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Lookup NU author(s): Professor David Elliott
This work is licensed under a Creative Commons Attribution 4.0 International License (CC BY 4.0).
Sequencing the human genome was a huge milestone in genetic research that revealed almost the total DNA sequence required to create a human being. However, in order to function, the DNA genome needs to be expressed as an RNA transcriptome. This article reviews how knowledge of genome sequence information has led to fundamental discoveries in how the transcriptome is processed, with a focus on new system-wide insights into how pre-mRNAs that are encoded by split genes in the genome are rearranged by splicing into functional mRNAs. These advances have been made possible by the development of new post-genome technologies to probe splicing patterns. Transcriptome-wide approaches have characterised a "splicing code" that is embedded within and has a significant role in deciphering the genome, and is deciphered by RNA binding proteins. These analyses have also found that most human genes encode multiple mRNA isoforms, and in some cases proteins, leading in turn to a re-assessment of what exactly a gene is. Analysis of the transcriptome has given insights into how the genome is packaged and transcribed, and is helping to explain important aspects of genome evolution.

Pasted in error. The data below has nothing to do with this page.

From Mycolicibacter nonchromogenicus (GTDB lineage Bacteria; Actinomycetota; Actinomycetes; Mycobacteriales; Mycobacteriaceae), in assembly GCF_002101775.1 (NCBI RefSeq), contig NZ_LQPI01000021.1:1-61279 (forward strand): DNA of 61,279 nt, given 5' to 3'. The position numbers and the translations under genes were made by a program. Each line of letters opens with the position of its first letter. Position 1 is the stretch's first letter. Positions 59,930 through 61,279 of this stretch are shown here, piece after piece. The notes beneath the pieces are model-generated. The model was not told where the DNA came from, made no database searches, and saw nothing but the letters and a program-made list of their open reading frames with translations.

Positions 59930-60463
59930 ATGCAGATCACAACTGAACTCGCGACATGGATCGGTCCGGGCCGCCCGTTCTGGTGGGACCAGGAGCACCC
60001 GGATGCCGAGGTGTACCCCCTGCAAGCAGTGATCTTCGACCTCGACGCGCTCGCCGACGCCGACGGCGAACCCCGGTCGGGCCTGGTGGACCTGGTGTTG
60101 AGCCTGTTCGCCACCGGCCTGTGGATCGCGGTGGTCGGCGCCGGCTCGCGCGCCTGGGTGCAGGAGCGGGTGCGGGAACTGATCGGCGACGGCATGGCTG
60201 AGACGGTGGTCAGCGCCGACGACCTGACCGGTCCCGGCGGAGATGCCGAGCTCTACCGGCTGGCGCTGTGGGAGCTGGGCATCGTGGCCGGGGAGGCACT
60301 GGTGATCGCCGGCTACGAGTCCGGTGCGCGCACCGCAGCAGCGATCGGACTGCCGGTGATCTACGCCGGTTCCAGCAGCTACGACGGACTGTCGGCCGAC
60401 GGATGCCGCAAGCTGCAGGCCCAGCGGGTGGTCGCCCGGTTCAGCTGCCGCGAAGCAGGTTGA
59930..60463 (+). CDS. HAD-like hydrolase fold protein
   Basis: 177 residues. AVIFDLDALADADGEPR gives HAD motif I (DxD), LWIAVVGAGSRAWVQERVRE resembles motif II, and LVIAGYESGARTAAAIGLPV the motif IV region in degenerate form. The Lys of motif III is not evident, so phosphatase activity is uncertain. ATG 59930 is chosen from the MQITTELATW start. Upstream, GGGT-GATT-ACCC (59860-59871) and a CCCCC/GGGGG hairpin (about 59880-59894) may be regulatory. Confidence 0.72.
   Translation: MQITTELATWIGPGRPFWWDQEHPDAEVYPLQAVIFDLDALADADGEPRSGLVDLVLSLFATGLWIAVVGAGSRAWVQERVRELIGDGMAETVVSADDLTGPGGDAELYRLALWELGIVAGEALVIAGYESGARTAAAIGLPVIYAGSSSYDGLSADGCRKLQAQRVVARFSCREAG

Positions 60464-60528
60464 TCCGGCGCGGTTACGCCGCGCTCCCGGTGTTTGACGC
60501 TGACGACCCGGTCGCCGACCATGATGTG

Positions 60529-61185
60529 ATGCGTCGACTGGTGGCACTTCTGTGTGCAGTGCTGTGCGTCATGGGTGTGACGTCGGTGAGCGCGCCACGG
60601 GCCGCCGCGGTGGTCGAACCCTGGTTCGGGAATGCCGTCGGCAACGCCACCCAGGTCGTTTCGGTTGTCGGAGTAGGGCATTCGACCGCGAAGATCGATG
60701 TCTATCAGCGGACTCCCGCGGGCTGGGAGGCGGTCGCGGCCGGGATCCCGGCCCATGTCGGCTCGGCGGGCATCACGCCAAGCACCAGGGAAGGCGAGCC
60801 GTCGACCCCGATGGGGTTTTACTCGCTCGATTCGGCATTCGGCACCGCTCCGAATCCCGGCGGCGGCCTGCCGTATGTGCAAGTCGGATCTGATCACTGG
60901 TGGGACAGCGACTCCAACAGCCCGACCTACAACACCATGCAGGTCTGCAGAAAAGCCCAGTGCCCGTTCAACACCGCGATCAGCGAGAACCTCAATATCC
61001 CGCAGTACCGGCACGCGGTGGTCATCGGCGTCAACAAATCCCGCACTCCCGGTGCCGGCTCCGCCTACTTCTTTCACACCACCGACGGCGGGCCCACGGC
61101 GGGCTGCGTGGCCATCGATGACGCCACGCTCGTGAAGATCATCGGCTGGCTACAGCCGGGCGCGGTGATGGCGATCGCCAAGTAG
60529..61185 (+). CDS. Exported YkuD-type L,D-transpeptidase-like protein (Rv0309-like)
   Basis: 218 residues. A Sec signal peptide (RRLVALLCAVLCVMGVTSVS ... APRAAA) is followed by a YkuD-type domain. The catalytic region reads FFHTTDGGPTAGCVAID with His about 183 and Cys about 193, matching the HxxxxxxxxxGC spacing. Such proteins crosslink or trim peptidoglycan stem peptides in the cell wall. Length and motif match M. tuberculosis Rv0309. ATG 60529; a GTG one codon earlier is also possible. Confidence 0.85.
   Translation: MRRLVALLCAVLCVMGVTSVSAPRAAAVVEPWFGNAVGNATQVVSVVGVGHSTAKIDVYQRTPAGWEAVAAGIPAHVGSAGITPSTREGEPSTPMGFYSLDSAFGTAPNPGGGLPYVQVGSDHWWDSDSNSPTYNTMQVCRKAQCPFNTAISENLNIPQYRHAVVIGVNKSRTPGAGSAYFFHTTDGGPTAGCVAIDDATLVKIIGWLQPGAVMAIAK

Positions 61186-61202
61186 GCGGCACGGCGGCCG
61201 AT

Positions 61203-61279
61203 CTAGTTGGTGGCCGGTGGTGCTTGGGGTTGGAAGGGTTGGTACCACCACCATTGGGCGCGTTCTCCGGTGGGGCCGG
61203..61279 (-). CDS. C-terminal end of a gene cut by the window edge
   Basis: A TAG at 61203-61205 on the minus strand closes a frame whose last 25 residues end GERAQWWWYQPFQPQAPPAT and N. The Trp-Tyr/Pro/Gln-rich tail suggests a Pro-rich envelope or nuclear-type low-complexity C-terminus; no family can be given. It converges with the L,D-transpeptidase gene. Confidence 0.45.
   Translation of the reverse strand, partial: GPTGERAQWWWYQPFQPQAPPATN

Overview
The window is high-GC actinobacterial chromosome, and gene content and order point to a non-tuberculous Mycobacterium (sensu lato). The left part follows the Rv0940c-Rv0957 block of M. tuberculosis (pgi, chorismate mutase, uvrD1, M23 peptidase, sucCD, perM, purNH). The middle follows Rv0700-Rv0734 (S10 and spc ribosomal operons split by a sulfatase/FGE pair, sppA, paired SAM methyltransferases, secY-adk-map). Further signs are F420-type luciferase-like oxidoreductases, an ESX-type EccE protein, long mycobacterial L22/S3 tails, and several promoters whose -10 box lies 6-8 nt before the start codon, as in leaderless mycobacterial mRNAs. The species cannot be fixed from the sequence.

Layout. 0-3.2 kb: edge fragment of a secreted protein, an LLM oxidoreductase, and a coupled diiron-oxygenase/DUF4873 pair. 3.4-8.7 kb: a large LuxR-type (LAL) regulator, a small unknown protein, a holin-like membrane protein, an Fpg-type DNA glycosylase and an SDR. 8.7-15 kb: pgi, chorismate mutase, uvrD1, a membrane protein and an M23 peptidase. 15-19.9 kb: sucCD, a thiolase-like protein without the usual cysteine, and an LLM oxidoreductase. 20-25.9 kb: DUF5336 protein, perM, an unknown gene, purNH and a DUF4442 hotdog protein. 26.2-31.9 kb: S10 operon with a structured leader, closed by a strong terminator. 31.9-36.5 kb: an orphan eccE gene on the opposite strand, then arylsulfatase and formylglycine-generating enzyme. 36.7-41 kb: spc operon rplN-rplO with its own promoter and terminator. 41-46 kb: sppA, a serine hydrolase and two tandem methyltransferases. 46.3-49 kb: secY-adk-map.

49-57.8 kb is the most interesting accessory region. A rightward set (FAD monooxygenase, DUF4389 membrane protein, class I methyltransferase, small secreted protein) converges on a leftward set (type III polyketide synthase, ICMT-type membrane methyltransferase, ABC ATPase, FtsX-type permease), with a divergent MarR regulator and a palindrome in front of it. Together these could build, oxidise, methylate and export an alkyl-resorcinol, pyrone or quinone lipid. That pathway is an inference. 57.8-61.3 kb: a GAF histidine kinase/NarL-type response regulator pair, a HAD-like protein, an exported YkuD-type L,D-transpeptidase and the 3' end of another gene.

Author(s): Elliott DJ
Publication type: Review
Publication status: Published
Print publication date: 14/03/2014
Online publication date: 14/03/2014
Acceptance date: 05/03/2014
ISSN (print): 0378-1119
ISSN (electronic): 2073-4425
Publisher: MDPI AG